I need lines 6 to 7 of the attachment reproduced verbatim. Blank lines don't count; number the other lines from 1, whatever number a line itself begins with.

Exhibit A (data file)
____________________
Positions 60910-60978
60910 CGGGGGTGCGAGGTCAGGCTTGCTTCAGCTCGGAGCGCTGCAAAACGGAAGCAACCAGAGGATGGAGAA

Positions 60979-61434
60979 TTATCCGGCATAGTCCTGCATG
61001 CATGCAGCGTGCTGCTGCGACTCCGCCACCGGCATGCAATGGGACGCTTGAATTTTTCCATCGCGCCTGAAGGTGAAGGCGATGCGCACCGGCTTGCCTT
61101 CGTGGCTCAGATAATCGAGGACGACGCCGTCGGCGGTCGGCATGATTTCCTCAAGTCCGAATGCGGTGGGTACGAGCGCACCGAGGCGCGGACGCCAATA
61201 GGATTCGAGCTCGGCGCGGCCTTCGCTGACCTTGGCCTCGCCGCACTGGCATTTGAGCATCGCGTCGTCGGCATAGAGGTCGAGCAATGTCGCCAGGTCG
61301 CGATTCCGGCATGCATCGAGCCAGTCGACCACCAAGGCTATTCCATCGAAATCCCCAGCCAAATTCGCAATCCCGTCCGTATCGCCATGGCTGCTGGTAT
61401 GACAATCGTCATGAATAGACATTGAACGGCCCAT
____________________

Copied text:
61101 CGTGGCTCAGATAATCGAGGACGACGCCGTCGGCGGTCGGCATGATTTCCTCAAGTCCGAATGCGGTGGGTACGAGCGCACCGAGGCGCGGACGCCAATA
61201 GGATTCGAGCTCGGCGCGGCCTTCGCTGACCTTGGCCTCGCCGCACTGGCATTTGAGCATCGCGTCGTCGGCATAGAGGTCGAGCAATGTCGCCAGGTCG